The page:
Suppose we have a Landsat 7 image of the San Francisco Bay area. We would like to use this image to create new digital maps; however, we do not have any current digital maps to use as reference components. We do have latitude / longitude coordinates for two locations provided by friends with GPS devices who live in the Bay area. The first location is at the southern foot of the Golden Gate Bridge. The second location is at the south end of the Oakland International Airport.
We begin by using the Control Points pane's New Control Point command to mark the known locations on the image with the mouse.
We then insert a new drawing into the project. Make sure this new drawing is in Latitude/Longitude projection so that we can enter control points into it using latitude and longitude coordinates. To do this, first create a new drawing in the project pane, open the drawing and then use Edit - Change Projection to change the projection to Latitude / Longitude. It opens as a blank drawing.
In the Control Points pane we click New Blank Control Point to add a blank control point to the pane.
The new control point will appear in the blank drawing.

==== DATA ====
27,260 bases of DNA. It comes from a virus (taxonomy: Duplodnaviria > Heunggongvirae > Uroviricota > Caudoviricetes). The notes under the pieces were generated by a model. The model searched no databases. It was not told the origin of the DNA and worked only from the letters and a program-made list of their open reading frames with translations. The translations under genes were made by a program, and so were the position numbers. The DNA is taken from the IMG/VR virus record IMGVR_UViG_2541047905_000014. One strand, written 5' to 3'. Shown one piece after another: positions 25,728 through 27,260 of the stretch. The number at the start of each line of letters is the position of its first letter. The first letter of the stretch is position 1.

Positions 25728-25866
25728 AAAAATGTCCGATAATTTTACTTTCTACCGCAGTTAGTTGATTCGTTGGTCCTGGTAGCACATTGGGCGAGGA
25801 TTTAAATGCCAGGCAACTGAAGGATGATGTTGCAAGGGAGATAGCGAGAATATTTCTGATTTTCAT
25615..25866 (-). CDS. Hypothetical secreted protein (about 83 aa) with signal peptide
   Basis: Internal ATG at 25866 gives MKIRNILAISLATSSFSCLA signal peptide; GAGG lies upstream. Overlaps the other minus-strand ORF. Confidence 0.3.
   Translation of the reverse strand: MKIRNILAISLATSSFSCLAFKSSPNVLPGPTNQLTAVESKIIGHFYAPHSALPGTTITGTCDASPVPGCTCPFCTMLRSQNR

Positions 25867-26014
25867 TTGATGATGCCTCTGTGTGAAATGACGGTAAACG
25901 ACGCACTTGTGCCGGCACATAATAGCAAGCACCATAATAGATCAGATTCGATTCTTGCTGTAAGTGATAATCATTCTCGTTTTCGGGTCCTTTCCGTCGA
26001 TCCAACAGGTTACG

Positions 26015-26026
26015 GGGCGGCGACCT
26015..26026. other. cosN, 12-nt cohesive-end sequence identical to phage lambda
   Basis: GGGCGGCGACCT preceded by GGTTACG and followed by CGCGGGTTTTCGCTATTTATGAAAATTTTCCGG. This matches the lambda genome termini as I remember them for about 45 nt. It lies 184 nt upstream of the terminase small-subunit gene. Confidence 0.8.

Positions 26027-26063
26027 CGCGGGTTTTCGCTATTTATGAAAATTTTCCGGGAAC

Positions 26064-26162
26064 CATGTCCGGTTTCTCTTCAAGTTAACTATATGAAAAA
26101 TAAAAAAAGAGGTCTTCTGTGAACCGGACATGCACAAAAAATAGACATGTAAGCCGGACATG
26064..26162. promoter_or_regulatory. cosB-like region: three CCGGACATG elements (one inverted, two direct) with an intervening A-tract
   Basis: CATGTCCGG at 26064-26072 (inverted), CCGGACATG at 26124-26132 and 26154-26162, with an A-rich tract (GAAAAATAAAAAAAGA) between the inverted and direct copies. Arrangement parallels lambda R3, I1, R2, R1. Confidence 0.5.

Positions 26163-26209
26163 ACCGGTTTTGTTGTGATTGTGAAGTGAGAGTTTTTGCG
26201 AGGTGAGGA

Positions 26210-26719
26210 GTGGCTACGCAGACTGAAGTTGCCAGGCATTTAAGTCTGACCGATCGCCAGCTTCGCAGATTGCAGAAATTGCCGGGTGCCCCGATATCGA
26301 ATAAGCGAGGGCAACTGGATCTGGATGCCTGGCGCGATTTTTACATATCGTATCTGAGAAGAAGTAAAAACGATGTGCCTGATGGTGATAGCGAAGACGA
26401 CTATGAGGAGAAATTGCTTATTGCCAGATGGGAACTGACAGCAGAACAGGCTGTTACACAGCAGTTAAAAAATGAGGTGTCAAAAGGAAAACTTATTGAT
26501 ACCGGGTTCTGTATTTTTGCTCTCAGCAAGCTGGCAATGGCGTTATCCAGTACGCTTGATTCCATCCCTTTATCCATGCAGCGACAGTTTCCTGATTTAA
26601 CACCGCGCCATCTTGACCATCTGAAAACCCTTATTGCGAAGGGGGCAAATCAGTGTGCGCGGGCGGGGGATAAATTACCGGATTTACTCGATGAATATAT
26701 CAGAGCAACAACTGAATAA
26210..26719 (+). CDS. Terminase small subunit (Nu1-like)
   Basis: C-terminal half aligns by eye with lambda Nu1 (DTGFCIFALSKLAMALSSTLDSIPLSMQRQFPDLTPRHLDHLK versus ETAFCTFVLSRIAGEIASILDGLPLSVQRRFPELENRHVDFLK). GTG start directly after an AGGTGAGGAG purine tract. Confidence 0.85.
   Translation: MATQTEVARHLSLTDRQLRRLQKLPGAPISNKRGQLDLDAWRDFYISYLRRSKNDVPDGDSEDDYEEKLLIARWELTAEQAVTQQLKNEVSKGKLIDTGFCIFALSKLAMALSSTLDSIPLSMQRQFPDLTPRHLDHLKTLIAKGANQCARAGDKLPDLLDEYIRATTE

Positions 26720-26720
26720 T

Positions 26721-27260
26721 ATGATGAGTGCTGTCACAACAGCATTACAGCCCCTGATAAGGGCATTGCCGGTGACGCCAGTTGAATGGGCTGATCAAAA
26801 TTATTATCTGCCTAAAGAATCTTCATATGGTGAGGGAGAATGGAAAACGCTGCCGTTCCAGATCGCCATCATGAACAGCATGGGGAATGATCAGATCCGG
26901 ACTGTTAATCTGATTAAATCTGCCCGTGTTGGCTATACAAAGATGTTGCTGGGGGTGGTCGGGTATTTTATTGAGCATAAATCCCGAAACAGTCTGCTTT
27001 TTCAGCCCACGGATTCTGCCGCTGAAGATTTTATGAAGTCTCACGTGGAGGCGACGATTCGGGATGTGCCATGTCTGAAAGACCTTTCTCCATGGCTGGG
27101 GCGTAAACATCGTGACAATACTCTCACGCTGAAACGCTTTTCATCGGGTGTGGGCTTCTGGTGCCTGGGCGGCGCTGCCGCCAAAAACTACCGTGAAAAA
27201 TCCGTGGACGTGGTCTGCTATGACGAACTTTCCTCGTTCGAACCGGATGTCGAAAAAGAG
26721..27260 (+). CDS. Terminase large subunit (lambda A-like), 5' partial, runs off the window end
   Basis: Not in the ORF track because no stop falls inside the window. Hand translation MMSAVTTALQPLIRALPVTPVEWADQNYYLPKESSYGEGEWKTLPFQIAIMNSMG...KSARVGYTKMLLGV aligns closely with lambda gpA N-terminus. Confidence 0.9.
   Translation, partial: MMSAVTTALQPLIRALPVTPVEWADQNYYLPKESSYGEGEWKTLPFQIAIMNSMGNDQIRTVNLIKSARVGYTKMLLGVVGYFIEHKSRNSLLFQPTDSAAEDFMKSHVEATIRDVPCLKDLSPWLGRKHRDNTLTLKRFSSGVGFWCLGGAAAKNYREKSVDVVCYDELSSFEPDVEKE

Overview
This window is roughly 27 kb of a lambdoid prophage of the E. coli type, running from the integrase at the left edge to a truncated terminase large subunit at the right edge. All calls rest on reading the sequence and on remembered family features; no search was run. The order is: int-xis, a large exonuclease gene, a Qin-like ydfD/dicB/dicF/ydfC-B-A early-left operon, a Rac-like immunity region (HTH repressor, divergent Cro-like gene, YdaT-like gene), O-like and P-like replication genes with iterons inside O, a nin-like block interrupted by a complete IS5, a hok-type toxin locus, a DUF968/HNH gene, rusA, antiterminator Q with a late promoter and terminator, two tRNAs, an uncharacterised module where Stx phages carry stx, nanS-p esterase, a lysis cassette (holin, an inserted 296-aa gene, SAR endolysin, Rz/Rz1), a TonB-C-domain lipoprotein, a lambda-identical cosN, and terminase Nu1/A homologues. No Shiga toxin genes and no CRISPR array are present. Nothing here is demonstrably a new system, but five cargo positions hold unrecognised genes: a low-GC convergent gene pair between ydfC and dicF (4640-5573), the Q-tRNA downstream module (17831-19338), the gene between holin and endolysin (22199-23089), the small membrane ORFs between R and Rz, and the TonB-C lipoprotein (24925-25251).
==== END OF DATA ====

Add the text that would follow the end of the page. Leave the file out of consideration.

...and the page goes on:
We double click into the X / Longitude field to change it.
We now type in the coordinate to use for Longitude.
When we push Enter the new coordinate is entered.
We can repeat this procedure with the Latitude corodinate.
Clicking New Blank Control Point we add another line to the Control Points pane.
We can manually add the coordinates for this new control point.
We can click Zoom to Fit in the drawing to show both control points in the drawing.
We can now click on the image to make it the active window and then press Register in the Control Points pane to register it in the usual way, using the new drawing in which we have created two control points. This example uses only two control points to save space. In "real life" we must use three or more control points. See the Georegistration topic and the Control Points pane topics for details in using these dialogs.
See the Georegister a Scanned Paper Map example for a detailed, step-by-step process to georegister an image to known coordinates.
As we edit the coordinates for control points manually by double clicking into the X / Longitude and Y / Latitude fields the control points being edited will jump about in the drawing as their specified position moves about. Use Zoom to Fit to see the control points that have been added once manual editing has been completed.